Introduction PET scans are useful in lung cancer by facilitating accurate staging to ensure that optimal treatment can be offered. Although the European Association of Nuclear Medicine (EANM) has produced reporting guidelines, the utility of the test depends upon the interpretation of the obtained images by the reporting radiologist. Since most UK PET services are provided by the independent sector (IS) remote from cancer units, we were interested to assess the value of PET/CT reporting in the MDT management of lung cancer.
Methods We looked at the quality of reports of all 97 PET/CT scans performed in our busy lung cancer unit between December 2010 and April 2011, measuring the reports (from 6 IS radiologists) against the EANM standards. In addition, we analysed the length of the report and documentation of PET staging.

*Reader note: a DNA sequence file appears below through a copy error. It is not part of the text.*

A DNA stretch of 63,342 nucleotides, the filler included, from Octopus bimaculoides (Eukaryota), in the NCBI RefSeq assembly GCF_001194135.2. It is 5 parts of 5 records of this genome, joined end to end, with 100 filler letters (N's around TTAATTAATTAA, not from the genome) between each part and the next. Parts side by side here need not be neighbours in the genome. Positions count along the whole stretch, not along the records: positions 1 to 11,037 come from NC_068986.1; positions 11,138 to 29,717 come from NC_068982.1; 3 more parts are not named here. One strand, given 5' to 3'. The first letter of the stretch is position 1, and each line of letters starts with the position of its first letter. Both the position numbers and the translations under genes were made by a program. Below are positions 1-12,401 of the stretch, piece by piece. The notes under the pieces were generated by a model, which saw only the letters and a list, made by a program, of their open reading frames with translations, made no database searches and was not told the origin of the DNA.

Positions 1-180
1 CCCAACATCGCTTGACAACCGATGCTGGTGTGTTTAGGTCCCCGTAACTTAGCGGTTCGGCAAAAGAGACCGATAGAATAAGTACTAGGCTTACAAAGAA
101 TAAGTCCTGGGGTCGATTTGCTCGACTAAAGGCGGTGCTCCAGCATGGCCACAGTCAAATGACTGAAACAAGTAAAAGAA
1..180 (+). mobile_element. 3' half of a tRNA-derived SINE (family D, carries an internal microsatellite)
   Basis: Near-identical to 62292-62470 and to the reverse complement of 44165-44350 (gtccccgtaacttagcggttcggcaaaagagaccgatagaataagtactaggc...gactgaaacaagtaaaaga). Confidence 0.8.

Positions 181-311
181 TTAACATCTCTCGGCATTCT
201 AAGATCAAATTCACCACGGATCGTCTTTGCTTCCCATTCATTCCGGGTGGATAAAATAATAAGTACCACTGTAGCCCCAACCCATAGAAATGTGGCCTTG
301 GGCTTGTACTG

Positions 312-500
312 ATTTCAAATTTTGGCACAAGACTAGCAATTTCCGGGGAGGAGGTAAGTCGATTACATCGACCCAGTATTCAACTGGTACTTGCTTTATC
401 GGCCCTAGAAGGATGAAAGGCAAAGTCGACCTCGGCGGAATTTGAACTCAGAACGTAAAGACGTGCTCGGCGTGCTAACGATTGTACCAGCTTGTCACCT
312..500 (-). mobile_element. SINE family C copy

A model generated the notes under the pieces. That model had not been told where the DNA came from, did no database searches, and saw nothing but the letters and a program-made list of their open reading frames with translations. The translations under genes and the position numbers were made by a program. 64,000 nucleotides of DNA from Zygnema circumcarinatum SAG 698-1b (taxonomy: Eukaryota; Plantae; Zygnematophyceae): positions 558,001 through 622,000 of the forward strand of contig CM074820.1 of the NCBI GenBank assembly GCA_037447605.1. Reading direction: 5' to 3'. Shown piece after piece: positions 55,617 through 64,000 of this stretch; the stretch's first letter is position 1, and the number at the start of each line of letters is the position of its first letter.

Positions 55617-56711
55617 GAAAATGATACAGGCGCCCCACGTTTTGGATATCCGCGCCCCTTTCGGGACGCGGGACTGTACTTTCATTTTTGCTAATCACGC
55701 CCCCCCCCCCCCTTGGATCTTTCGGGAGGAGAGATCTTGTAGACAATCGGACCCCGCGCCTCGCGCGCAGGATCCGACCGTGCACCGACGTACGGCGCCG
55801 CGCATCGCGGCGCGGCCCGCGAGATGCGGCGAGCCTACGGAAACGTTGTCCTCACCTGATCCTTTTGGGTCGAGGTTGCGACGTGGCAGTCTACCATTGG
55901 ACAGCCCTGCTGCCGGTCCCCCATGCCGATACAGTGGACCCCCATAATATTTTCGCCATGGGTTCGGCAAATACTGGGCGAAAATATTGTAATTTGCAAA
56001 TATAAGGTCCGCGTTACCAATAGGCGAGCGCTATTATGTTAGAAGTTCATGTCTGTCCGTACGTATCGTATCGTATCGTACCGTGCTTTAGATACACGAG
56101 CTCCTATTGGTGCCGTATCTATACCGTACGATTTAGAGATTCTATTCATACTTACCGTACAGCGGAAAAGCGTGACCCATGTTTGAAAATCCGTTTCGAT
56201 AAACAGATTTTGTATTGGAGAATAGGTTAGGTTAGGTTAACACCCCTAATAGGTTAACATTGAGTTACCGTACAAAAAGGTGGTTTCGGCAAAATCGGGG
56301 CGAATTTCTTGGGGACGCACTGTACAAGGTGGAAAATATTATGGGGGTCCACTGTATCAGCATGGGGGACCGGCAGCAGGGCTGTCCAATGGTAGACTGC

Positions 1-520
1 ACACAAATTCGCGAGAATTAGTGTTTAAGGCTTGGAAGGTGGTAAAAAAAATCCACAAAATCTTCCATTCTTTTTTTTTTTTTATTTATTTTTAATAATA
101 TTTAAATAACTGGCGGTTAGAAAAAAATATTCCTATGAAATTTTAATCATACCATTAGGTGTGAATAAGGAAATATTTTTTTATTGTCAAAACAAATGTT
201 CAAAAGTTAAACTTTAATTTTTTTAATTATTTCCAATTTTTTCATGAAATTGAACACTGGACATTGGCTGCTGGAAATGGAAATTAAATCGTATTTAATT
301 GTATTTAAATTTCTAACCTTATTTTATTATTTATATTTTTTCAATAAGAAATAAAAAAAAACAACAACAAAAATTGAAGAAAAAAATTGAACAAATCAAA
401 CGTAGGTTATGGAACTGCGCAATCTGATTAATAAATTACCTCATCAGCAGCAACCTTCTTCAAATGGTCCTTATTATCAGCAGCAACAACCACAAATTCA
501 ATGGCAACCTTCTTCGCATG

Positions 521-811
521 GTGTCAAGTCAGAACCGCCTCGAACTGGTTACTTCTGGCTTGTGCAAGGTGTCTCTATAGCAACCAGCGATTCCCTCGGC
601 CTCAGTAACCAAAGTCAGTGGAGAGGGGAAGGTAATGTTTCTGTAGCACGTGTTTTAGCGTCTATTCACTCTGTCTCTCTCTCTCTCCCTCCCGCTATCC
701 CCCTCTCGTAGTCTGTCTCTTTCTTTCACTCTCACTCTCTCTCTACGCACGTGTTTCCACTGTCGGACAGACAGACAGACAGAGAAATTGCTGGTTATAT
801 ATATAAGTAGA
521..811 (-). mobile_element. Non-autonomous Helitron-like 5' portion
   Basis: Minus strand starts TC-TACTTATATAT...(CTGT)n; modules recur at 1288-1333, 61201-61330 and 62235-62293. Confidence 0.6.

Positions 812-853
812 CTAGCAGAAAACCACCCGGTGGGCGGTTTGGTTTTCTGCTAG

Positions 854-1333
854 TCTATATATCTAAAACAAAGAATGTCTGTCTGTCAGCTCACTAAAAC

Results FDG accumulation was documented in standard guideline format (mild, moderate or intense) in 39 cases (40%), all with SUVs noted, but in 37 cases (38%) FDG accumulation was described as significant, increased or highgrade (36 with SUVs). However, 21scans (22%) had no report of FDG accumulation but 20 (90%) still described SUVs. Corresponding CT findings were reported in 93 (96%), and a summary report was issued in 94 (97%), but 33 reports (34%) were >1 page in length. Seven scans showed benign disease and 8 had no excess FDG activity: of the remaining 82 with malignancy, only 39 (48%) were staged. Reasons for not staging included “inflammatory changes” (2), “uncertain findings” (18), “further investigation required” (15), and “clinical correlation required” (8). Although all radiologists failed to stage some scans, three were responsible for the majority (30 scans, 70%).
Conclusions Our results show that a significant proportion of scan reports fell below the recommended EANM standards either in the description of FDG accumulation or matching those patterns to SUV. Furthermore, many scans were unstaged, diminishing their value to the commissioning MDT. Closer liaison between IS radiologists and MDT members may assist the reporting process to ensure the maximum value is obtained from this expensive test for the benefit of this unfortunate patient group.